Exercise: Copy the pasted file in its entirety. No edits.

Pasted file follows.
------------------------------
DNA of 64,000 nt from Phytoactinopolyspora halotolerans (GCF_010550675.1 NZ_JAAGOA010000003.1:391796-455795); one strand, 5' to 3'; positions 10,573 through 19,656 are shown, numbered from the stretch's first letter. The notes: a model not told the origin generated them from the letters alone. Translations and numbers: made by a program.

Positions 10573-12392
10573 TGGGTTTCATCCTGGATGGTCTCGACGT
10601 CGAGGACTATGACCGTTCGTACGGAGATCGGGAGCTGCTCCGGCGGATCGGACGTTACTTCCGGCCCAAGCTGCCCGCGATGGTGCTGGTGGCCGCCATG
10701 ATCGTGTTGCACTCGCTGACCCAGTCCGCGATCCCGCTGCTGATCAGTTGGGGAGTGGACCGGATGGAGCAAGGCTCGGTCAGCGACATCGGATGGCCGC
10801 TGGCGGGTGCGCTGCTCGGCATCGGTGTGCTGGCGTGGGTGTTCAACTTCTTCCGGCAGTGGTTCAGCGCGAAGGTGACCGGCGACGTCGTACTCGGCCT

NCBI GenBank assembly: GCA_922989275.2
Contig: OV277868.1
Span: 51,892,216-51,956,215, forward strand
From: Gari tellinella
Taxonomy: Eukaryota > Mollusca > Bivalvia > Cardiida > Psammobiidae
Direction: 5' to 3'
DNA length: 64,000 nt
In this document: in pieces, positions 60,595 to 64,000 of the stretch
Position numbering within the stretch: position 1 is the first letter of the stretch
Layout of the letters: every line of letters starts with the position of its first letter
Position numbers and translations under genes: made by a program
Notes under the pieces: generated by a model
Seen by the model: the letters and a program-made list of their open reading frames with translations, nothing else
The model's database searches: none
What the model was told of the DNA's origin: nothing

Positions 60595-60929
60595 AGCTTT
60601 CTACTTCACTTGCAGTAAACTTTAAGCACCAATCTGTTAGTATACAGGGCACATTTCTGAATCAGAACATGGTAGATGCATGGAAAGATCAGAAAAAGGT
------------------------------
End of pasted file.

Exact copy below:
DNA of 64,000 nt from Phytoactinopolyspora halotolerans (GCF_010550675.1 NZ_JAAGOA010000003.1:391796-455795); one strand, 5' to 3'; positions 10,573 through 19,656 are shown, numbered from the stretch's first letter. The notes: a model not told the origin generated them from the letters alone. Translations and numbers: made by a program.

Positions 10573-12392
10573 TGGGTTTCATCCTGGATGGTCTCGACGT
10601 CGAGGACTATGACCGTTCGTACGGAGATCGGGAGCTGCTCCGGCGGATCGGACGTTACTTCCGGCCCAAGCTGCCCGCGATGGTGCTGGTGGCCGCCATG
10701 ATCGTGTTGCACTCGCTGACCCAGTCCGCGATCCCGCTGCTGATCAGTTGGGGAGTGGACCGGATGGAGCAAGGCTCGGTCAGCGACATCGGATGGCCGC
10801 TGGCGGGTGCGCTGCTCGGCATCGGTGTGCTGGCGTGGGTGTTCAACTTCTTCCGGCAGTGGTTCAGCGCGAAGGTGACCGGCGACGTCGTACTCGGCCT

NCBI GenBank assembly: GCA_922989275.2
Contig: OV277868.1
Span: 51,892,216-51,956,215, forward strand
From: Gari tellinella
Taxonomy: Eukaryota > Mollusca > Bivalvia > Cardiida > Psammobiidae
Direction: 5' to 3'
DNA length: 64,000 nt
In this document: in pieces, positions 60,595 to 64,000 of the stretch
Position numbering within the stretch: position 1 is the first letter of the stretch
Layout of the letters: every line of letters starts with the position of its first letter
Position numbers and translations under genes: made by a program
Notes under the pieces: generated by a model
Seen by the model: the letters and a program-made list of their open reading frames with translations, nothing else
The model's database searches: none
What the model was told of the DNA's origin: nothing

Positions 60595-60929
60595 AGCTTT
60601 CTACTTCACTTGCAGTAAACTTTAAGCACCAATCTGTTAGTATACAGGGCACATTTCTGAATCAGAACATGGTAGATGCATGGAAAGATCAGAAAAAGGT